Schoop was so woeful at the plate that Stearns decided not to tender him a contract for 2019 to avoid going to salary arbitration, where the player figured to be awarded a salary of around $10 million (Schoop then signed with Minnesota for $7.5 million). With Moustakas on the free-agent market, the current plan is for Shaw to return to third base, leaving Stearns on the hunt for a second baseman once again.
Fortunately, it’s a good off-season to be in the market for a second baseman. Beyond any trade opportunities, there are many veterans available as free agents, including Daniel Murphy, Brian Dozier, Josh Harrison, D.J. LeMahieu, Jed Lowrie, Ian Kinsler and Walker.
“We’re certainly making sure we’re aware of what’s going on in that market,” said Stearns, who met with Kinsler at baseball’s winter meetings. “We’re also aware that there are options there, both in free agency and the trade market. We need to make sure we understand relative costs and ultimately what could make the most sense for us.
“Ideally, you’re looking for a player who (performs well offensively and defensively). We understand with certain players on the market, there are going to be trade-offs. So, it comes down to how strong is their strong suit, and what is the acquisition cost, whether it’s dollars or prospects.”
Striking a free-agent deal might not be that easy for Stearns because he likely doesn’t want to offer more than a one-year deal. With Hiura rocketing through the organization, including a strong showing in the Arizona Fall League that led to most valuable player honors, the hitting prodigy could be ready for the majors before the 2019 season is done.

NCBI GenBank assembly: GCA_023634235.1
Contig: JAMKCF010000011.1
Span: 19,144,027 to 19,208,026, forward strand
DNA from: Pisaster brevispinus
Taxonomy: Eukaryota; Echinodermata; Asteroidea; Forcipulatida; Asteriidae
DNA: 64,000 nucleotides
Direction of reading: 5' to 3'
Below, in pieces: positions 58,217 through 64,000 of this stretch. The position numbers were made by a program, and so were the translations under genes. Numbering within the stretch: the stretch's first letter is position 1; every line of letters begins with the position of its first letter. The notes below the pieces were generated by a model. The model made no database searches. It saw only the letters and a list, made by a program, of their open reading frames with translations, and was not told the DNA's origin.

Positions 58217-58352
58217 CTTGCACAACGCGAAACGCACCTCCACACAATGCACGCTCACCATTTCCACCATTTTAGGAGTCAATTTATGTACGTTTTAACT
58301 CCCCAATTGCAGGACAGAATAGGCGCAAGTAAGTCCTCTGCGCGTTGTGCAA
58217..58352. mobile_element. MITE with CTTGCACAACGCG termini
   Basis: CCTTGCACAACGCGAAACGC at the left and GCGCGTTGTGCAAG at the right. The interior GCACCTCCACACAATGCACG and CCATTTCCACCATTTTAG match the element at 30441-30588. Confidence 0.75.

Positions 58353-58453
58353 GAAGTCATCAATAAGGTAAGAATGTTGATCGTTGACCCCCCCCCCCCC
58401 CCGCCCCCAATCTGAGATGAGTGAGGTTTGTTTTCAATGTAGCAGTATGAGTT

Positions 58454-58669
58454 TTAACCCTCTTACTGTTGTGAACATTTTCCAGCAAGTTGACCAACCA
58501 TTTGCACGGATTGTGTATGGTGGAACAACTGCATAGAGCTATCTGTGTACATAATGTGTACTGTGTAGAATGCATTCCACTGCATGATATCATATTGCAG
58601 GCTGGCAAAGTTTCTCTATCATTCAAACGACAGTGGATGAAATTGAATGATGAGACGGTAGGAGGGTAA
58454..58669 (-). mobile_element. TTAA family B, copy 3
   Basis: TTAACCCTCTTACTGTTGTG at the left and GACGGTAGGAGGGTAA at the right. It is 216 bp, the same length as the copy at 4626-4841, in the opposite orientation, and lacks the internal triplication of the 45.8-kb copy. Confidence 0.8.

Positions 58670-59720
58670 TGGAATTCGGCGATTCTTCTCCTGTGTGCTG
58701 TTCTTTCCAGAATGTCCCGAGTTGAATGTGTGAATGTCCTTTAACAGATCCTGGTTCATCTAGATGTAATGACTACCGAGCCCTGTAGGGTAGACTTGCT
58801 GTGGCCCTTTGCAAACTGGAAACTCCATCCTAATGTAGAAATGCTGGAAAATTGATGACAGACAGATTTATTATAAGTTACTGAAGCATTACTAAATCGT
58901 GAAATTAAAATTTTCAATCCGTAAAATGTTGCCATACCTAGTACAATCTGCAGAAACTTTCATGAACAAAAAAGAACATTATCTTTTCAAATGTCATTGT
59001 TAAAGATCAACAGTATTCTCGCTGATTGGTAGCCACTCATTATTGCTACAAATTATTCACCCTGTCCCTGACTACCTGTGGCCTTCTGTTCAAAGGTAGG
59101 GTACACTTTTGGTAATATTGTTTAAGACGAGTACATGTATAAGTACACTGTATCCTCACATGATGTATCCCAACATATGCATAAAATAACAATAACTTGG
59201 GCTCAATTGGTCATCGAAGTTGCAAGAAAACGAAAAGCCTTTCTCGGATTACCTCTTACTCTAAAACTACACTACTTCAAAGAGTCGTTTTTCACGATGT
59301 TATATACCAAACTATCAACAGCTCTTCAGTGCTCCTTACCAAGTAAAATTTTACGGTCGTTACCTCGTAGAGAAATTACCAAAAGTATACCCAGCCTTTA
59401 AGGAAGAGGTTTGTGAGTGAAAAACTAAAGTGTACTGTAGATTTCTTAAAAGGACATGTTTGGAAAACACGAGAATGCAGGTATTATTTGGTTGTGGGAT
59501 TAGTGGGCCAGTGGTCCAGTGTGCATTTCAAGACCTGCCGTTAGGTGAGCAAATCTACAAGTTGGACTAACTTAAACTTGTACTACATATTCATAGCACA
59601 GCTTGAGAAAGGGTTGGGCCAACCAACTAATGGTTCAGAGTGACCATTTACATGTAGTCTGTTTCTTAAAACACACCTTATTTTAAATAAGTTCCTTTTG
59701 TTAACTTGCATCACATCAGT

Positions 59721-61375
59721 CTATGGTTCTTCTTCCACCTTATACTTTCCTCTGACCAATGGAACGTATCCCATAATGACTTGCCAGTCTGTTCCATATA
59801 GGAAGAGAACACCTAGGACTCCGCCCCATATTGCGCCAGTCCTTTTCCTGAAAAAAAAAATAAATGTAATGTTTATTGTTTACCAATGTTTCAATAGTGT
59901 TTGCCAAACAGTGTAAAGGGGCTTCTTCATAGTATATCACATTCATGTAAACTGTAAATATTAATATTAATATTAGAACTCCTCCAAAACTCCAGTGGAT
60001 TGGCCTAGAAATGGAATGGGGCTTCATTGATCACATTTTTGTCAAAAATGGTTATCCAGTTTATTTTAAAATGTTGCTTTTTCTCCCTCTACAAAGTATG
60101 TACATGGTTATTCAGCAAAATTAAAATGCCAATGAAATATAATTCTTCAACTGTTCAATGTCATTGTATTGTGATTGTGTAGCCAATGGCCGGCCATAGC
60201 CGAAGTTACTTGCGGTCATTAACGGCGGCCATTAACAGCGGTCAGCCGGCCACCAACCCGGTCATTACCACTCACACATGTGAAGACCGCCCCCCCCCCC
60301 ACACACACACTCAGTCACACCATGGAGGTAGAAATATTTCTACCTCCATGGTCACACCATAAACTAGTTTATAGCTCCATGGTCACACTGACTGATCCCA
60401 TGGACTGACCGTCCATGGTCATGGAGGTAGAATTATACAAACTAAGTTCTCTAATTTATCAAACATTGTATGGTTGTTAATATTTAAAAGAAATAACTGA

“We’re open to a variety of different options,” Stearns said. “We’re open to free agency, whether that’s one year or more for certain players. And we’re certainly open to trades.
“The good news is a lot of players these days have positional versatility. Players can bounce around a little bit. If we need to do that, we’ll use it to our advantage. We’re not going to close the door on anything.”
At the least, Hiura figures to be the Brewers’ second baseman by 2020, so perhaps the revolving door at the position is on the verge of stopping. One possible option to hold down the position in the interim, prospect Mauricio Dubon, is off the table at present according to Stearns because he needs to get his feet back under him, literally, after suffering a torn ACL at Class AAA Colorado Springs early last season.
“Mauricio, we’re going to want to begin the year at Triple-A,” Stearns said. “There’s not a time frame for how long he has to stay at Triple-A. We’ll let his performance and development dictate that.”
Pérez is still in the picture but is considered more of a utility player, as is Tyler Saladino, another option on the 40-man roster.
As for his current approach to filling the void at second base, Stearns said, “My general thought is patience is always a good way to go about things. So, we’re going to be patient.
“Patience doesn’t mean if there’s a deal we like, we’re not going to act. But we are in no hurry to force anything. We don’t know what our second-base situation is going to look like right now. We will know when we get to opening day. Right now, we don’t know.”